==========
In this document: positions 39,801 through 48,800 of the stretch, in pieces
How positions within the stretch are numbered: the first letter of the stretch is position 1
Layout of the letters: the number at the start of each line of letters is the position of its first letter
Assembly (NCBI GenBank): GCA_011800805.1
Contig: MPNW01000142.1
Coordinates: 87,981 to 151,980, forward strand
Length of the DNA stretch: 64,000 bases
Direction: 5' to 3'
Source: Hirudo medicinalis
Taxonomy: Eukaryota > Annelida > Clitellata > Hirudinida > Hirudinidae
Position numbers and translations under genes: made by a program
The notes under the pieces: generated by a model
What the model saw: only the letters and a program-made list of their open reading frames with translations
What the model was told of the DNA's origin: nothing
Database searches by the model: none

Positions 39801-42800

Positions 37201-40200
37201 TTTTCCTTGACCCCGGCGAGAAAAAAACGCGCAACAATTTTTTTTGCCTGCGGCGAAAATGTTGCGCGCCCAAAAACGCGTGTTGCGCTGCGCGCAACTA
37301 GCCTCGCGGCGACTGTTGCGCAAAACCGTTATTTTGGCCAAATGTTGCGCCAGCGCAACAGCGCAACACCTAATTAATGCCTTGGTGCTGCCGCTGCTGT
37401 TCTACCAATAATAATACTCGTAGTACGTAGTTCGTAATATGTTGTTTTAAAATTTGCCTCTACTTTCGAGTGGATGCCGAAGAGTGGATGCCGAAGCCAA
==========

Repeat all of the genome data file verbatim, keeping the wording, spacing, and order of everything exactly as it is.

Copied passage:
In this document: positions 39,801 through 48,800 of the stretch, in pieces
How positions within the stretch are numbered: the first letter of the stretch is position 1
Layout of the letters: the number at the start of each line of letters is the position of its first letter
Assembly (NCBI GenBank): GCA_011800805.1
Contig: MPNW01000142.1
Coordinates: 87,981 to 151,980, forward strand
Length of the DNA stretch: 64,000 bases
Direction: 5' to 3'
Source: Hirudo medicinalis
Taxonomy: Eukaryota > Annelida > Clitellata > Hirudinida > Hirudinidae
Position numbers and translations under genes: made by a program
The notes under the pieces: generated by a model
What the model saw: only the letters and a program-made list of their open reading frames with translations
What the model was told of the DNA's origin: nothing
Database searches by the model: none

Positions 39801-42800

Positions 37201-40200
37201 TTTTCCTTGACCCCGGCGAGAAAAAAACGCGCAACAATTTTTTTTGCCTGCGGCGAAAATGTTGCGCGCCCAAAAACGCGTGTTGCGCTGCGCGCAACTA
37301 GCCTCGCGGCGACTGTTGCGCAAAACCGTTATTTTGGCCAAATGTTGCGCCAGCGCAACAGCGCAACACCTAATTAATGCCTTGGTGCTGCCGCTGCTGT
37401 TCTACCAATAATAATACTCGTAGTACGTAGTTCGTAATATGTTGTTTTAAAATTTGCCTCTACTTTCGAGTGGATGCCGAAGAGTGGATGCCGAAGCCAA